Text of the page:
How to Manage Stress in a Compliance Role - Leadership Series
Rutherford is proud to introduce its Leadership Series, a new series of interviews with key players within the compliance, legal and financial crime sectors. These informal conversations will serve as an opportunity for professionals in the financial services industry to get insights on what topics are trending within their field.
We recently sat down with a top Head of Compliance in the financial services sector, who has worked in the past at a major hedge fund and a big corporate bank, to get their thoughts stress management for Compliance Officers. The high-pressure role often comes with its fair share of stress - how can you then effectively manage stress when in a compliance role? Here are some tips to help you keep a level of equanimity in your life and not bring this stress at home.
“It’s important to remember that you didn’t create the hedge fund: that was someone else’s dream.”
Anonymous Head of Compliance
The Importance of Escalation
If there are things that are outside of your power, then don’t let them get to you. If there are conflicts that are too difficult to manage, you can always put the onus on your boss to fix the problem. Not everything should be on you all the time.
You can get to a point when you have to remember that you're a compliance officer and you can only do so much to manage a problem or an issue. After that, it becomes someone else’s problem.
Get the Executive Buy-In
If the CEO or senior management doesn’t respect your function, you may be involved in a Sisyphean task, because if you can’t convince your boss that it’s important, then convincing the front office is going to be even harder.
In order to get buy-in from the top, you need to engender trust. If you haven’t established this trust, I would suggest reading a previous article on ‘Advice for New Compliance Officers’.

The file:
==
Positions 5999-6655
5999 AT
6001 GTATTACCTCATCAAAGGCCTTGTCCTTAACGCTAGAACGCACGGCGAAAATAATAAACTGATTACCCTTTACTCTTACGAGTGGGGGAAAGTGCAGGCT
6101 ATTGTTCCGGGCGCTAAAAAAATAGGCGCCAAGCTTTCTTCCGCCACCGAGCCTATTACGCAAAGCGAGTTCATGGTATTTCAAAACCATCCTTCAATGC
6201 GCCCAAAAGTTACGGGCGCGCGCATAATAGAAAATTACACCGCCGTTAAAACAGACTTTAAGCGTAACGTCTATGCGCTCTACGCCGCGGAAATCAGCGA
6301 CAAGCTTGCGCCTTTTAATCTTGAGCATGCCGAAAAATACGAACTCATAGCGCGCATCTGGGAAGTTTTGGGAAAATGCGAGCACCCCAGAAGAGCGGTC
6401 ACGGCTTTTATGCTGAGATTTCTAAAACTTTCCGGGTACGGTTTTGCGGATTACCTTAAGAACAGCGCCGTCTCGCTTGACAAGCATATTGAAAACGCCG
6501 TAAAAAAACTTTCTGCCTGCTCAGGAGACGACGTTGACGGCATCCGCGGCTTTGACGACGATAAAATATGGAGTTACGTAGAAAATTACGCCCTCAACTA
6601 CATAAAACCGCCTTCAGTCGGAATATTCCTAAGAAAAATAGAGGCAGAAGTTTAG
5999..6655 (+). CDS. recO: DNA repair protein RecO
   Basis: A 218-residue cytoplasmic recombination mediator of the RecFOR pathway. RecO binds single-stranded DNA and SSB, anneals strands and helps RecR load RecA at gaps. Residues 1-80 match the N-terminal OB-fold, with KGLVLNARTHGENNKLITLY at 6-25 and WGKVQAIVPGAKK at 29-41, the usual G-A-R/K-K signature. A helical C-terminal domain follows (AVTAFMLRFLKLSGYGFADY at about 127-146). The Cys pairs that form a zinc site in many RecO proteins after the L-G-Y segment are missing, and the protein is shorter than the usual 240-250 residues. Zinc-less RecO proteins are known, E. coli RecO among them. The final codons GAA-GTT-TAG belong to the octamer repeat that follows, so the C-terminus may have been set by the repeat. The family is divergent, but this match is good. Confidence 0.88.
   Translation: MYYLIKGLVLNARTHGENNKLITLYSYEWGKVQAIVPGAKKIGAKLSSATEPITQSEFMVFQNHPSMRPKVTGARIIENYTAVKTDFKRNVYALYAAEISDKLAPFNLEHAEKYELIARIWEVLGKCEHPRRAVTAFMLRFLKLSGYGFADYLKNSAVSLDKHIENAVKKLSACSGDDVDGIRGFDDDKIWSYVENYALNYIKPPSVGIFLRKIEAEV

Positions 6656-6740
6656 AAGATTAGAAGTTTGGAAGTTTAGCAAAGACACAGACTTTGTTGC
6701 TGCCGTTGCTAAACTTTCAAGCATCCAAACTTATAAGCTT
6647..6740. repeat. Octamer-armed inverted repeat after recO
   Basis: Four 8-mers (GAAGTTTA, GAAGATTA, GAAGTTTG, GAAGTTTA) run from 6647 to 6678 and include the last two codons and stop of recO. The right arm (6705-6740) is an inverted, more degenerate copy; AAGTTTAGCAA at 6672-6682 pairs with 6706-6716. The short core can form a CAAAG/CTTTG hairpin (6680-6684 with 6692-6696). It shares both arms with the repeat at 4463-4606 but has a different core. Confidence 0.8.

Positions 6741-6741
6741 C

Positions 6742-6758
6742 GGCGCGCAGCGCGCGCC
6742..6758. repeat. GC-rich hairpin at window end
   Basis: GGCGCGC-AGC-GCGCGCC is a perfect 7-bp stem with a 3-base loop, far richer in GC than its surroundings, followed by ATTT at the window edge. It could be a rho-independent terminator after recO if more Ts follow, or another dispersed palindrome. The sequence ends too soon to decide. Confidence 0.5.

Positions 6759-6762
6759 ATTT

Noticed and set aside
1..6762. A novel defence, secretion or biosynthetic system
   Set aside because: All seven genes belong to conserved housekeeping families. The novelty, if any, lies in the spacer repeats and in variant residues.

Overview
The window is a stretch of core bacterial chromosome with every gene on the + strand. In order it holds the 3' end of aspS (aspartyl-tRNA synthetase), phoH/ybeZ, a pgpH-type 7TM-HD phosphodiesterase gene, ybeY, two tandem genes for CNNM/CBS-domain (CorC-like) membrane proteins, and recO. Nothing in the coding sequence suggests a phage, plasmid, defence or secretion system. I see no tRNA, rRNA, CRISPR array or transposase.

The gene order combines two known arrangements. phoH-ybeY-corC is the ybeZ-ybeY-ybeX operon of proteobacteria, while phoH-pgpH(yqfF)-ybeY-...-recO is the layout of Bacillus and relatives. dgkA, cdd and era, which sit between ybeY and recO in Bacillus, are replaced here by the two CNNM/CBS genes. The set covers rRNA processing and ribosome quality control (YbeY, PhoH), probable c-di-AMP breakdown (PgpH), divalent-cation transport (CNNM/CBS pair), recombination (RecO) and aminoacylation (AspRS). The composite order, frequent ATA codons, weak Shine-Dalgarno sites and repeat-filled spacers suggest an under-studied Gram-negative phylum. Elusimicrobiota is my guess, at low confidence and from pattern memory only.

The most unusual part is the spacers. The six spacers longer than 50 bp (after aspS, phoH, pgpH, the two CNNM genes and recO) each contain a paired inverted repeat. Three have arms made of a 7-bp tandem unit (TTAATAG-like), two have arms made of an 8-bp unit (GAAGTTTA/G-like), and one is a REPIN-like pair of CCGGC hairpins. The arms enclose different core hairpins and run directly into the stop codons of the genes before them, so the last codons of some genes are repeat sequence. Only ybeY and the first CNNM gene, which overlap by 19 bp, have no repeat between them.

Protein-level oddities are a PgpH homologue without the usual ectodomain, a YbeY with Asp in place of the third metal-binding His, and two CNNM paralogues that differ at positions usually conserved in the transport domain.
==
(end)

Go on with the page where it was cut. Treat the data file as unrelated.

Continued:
In the end, if the business fails to take the proper steps to protect themselves, then they must be prepared to receive the appropriate fines. You can only show people the way, you can’t force the way. If they stray down the wrong path, at some point it will come time to wash your hands of it.
Your Health Comes First
This can’t go unnoticed.
Meditate, go for runs, sleep, stop eating Tesco pizzas with a whole bottle of white wine on a Monday et cetera, et cetera.
I’m sure you know the drill, just a gentle reminder that if your physical health isn’t reasonable, your mental health will likely suffer.
Moral Injury, What to Do
A compliance officer’s job can be confusing and stressful, it can be difficult to balance competing interests to remain ‘commercially driven’. If the interests of the business constantly clash with a person’s moral structures, this can lead to what some have coined ‘Moral Injury’.
Classically materialising as anger, disorientation, shame, guilt and anxiety. The compliance officer might not agree with the moral grounding of the investment strategy, this can very well mean that they are more likely to jump the fence at the first opportunity.
The good news is that a lot of asset managers are beginning to embrace more ethical strategies like Environmental, Social & Governance (ESG) investing. ESG rating is a way of measuring an investment product’s impact, it takes into account the product’s effect on things like sustainability, climate change, diversity, human rights, consumer protection, animal welfare, employee relations and corporate governance.
The takeout from this is that you may be feeling ‘wrong’ because you’re involved in something that isn’t in line with your core values. This disparity can be harmful and sometimes can’t be fixed.
If things are really bad at your firm and you can’t resolve a conflict internally, it may be time to call a trusted external lawyer for some confidential advice.
It may also be time to call your favourite headhunter at Rutherford.